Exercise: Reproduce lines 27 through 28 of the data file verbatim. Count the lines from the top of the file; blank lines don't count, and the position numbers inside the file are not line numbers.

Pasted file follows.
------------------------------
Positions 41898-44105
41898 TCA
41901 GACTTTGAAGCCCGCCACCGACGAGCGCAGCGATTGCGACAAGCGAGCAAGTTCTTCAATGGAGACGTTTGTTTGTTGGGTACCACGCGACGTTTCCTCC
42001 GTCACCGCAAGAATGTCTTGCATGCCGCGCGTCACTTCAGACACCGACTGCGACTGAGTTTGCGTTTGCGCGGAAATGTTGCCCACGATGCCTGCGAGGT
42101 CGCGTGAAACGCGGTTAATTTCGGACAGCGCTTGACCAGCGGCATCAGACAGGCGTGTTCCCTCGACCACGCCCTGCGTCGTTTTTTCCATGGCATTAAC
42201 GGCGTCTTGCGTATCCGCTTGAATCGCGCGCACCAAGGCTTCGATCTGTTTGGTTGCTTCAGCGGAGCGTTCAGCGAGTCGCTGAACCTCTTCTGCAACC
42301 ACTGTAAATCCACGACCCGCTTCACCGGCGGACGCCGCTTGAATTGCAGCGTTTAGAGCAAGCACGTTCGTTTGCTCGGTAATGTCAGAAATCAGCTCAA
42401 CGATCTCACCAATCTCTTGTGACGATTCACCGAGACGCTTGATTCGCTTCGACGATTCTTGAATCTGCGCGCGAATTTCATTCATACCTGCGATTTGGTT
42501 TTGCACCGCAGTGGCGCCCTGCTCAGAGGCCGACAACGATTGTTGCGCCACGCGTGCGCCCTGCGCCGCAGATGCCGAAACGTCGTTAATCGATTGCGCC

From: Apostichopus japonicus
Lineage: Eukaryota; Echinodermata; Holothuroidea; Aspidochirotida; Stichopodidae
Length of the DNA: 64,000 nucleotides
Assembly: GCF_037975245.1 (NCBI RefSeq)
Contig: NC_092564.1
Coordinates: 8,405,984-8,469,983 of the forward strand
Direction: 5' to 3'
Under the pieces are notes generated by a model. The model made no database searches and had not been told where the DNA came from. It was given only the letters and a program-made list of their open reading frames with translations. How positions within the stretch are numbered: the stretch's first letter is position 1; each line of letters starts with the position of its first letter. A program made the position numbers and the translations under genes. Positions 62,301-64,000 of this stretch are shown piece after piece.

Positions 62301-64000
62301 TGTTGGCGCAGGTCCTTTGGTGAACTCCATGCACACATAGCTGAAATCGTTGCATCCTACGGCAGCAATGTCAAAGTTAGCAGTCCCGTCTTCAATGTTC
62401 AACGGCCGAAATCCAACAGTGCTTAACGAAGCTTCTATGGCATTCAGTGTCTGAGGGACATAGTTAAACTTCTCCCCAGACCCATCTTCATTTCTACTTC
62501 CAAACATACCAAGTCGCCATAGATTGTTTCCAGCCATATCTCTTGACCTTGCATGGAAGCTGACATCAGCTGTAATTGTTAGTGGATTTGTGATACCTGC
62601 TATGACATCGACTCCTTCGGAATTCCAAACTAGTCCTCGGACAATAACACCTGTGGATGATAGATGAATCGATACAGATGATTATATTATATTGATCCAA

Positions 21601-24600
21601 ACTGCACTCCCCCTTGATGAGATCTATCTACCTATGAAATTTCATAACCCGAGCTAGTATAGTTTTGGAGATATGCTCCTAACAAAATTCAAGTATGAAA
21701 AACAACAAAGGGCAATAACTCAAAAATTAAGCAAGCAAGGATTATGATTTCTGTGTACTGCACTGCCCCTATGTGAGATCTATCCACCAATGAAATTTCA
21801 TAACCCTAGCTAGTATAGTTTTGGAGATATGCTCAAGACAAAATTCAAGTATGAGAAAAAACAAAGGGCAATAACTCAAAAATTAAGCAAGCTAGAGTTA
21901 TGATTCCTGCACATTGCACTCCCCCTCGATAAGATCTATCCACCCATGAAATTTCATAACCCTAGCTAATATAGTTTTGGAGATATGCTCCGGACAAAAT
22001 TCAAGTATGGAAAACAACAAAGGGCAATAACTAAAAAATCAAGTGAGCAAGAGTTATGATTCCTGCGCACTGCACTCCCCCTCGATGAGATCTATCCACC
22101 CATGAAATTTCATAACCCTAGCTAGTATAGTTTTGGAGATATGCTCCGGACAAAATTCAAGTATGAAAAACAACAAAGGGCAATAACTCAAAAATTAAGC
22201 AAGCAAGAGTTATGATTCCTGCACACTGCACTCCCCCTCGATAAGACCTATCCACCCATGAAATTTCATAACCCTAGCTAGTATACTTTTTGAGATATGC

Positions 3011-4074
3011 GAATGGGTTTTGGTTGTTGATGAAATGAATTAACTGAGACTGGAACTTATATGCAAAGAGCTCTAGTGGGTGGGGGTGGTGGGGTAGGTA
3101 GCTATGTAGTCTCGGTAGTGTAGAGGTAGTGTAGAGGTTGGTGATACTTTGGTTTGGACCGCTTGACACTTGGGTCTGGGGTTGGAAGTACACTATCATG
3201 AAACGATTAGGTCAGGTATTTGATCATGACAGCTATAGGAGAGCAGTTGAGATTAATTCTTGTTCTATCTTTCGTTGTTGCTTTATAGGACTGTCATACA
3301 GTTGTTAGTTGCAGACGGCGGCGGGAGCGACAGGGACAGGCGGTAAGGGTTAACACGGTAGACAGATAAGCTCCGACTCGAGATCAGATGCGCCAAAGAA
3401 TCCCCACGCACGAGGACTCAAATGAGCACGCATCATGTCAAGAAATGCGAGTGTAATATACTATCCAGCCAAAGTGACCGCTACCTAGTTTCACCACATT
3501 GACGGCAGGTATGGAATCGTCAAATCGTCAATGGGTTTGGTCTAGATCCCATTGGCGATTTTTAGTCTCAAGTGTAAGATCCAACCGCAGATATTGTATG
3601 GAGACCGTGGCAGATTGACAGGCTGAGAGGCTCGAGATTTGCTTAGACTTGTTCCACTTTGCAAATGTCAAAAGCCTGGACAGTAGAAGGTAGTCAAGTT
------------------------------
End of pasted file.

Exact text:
21901 TGATTCCTGCACATTGCACTCCCCCTCGATAAGATCTATCCACCCATGAAATTTCATAACCCTAGCTAATATAGTTTTGGAGATATGCTCCGGACAAAAT
22001 TCAAGTATGGAAAACAACAAAGGGCAATAACTAAAAAATCAAGTGAGCAAGAGTTATGATTCCTGCGCACTGCACTCCCCCTCGATGAGATCTATCCACC